First-ever Chimp Fossils Found

Fossilized chimpanzee incisors, characterized by their triangular shape and thickness and. These teeth are two of the first chimp fossils ever found. (Image credit: ©Nature)

The first ever chimpanzee fossils were recently discovered in an area previously thought to be unsuitable for chimps. Fossils from human ancestor were also found nearby.

Although researchers have only found a few chimp teeth, the discovery could cause a shake-up in the theories of human evolution.

“We know today if you go to western and central Africa that humans and chimps live in similar and neighboring environments,” said Nina Jablonski, an anthropologist at the California Academy of Sciences. “This is the first evidence in the fossil record that they coexisted in the same place in the past.”

It had previously been thought that chimps never lived in the arid Rift Valley—they prefer more lush environments like the Congo and jungles of western Africa. For years scientists believed that early human ancestors left the jungles and moved east to the less wooded grasslands and that this move caused the evolutionary split between the human and chimp lines.

But now, with the discovery of ancient chimps and humans in the same area, evolutionists may have to rethink what caused humans to become humans.

“For many years people have used this kind of geographic split in environment as an explanation as an origin of humans and bipedalism,” coauthor Sally McBrearty of the University of Connecticut told LiveScience. “People have still retained this idea of a split geographic distribution of chimps and humans. This shows it certainly wasn’t true half a million years ago, and may not have been true before that. We need to look for another reason for the evolutionary split.”

Only the teeth survive

One of the more frustrating aspects of paleontology is that full skeletons are very infrequently preserved—especially in jungle environments where soil acidity and scavengers destroy or eat bones that could otherwise become fossils.

Teeth, on the other hand, more frequently survive. They’re coated with thick enamel, which protects them from chemical attacks and makes them less desirable for hungry scavengers.

“Teeth are the part of the body that gets preserved most frequently,” McBrearty said. “All things being equal, you’re more likely to find teeth than anything else.”

Half a million years ago, the Rift Valley was likely more moist and wooded than it is today. But in that time, the lake shore that the chimps and other animals called home has dried up, creating conditions good for preserving fossils.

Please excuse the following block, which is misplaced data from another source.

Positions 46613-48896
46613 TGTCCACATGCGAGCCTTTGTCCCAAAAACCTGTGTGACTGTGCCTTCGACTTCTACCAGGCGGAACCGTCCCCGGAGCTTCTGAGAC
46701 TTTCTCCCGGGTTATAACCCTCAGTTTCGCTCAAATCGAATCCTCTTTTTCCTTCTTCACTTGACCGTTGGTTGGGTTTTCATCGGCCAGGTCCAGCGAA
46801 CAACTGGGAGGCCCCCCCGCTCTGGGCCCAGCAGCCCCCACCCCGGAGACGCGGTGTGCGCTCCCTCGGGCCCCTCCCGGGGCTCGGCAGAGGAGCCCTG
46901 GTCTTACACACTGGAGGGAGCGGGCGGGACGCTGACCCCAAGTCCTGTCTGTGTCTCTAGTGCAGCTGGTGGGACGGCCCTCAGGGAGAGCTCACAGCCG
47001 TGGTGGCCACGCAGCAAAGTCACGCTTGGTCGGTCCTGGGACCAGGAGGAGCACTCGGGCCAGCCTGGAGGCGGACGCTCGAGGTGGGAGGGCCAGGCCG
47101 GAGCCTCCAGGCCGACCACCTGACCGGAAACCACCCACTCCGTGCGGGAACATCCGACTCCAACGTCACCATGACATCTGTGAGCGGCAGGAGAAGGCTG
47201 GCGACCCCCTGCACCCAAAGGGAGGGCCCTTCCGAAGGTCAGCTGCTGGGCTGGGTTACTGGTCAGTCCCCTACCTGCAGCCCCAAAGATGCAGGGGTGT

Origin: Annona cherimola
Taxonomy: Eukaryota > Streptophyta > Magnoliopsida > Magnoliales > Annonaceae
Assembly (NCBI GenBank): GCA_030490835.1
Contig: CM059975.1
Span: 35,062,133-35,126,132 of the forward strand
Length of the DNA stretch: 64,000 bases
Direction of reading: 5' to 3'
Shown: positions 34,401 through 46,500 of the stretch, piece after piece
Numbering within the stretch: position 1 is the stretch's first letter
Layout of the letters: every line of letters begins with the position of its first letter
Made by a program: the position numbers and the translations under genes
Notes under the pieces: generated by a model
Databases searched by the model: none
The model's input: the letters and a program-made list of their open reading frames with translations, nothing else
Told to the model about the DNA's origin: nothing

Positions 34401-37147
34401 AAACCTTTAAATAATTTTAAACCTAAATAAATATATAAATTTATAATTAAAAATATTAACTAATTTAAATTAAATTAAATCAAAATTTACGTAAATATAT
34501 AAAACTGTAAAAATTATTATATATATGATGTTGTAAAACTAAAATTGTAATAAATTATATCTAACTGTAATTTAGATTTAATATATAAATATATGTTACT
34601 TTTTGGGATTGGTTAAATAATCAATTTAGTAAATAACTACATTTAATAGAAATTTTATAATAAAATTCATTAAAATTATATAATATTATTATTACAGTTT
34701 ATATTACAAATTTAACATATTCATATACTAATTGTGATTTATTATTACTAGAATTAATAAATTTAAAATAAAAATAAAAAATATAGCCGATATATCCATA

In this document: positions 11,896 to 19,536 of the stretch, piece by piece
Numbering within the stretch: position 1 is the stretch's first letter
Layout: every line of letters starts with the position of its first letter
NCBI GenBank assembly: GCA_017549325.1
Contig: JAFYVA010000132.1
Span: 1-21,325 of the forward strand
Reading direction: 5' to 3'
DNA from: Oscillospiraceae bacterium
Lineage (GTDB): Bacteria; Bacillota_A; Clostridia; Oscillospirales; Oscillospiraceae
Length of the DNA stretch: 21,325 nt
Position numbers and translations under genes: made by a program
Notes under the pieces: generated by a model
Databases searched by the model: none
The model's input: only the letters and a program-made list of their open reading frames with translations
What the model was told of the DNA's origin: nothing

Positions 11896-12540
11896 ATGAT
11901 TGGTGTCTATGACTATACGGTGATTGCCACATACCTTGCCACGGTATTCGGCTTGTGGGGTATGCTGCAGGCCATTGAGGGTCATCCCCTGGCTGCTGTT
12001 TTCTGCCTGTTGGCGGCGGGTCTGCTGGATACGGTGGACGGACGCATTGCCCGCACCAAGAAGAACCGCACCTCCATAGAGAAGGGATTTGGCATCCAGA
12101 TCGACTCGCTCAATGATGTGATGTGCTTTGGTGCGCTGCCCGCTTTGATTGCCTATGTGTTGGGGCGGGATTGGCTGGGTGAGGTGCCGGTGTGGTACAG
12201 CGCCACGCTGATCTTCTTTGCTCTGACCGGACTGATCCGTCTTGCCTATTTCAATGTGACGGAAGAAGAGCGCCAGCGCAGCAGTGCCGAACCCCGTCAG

Researchers dug up three teeth—two incisors and one molar. Although these teeth were mixed in with fossils of many other animals, they quite definitely belonged to a chimp.

“Chimp teeth are actually very distinctive, because compared to human teeth, molars for instance, they have very, very low crowns,” Jablonski said. “The incisor teeth at the front of the jaw are also very distinctive. They’re triangular and very thick – much thicker than the same tooth in a human.”

They also found fossilized remains of fish, hippopotami, antelopes, cane rats, buffalos, monkeys and other moisture-loving animals. Based on the presence of these animals, researchers determined the area used to be much different.

“We know two things. First, chimps were once more widely distributed. And second, these environments have changed dramatically in the last half million years,” Jablonski said. “The chimps and all the other forest loving animals that lived with them became extinct, locally, because of this change.”

Human ancestors nearby

Hominid fossils were also discovered less than a kilometer from the lake shore where the chimp fossils were buried. More importantly, they were found in sediments of the same age as the chimp teeth—about half a million years old.

Although not modern humans, these hominids were fairly advanced as evidenced by the wide variety of stone tools they used.

“These represent an earlier species of human, relatives to modern humans, but not Homo sapiens,” Jablonski said. “There’s some controversy over what this species is called. Most would call it an advanced form of Homo erectus. They looked like people and were a fairly sophisticated culture with various stone tools and lived in the same environment as humans.”

The discovery of ancient chimps and humans living in the same area opens the door to many questions. More teeth, and perhaps even bones, may lie in the Rift Valley sediments, and finding them could help answer these questions.

“I’m going back to look for the rest,” McBrearty said.

These findings are detailed in the Sept. 1 issue of the journal Nature.

Bjorn Carey is the science information officer at Stanford University. He has written and edited for various news outlets, including Live Science's Life's Little Mysteries, and Popular Science. When it comes to reporting on and explaining wacky science and weird news, Bjorn is your guy. He currently lives in the San Francisco Bay Area with his beautiful son and wife.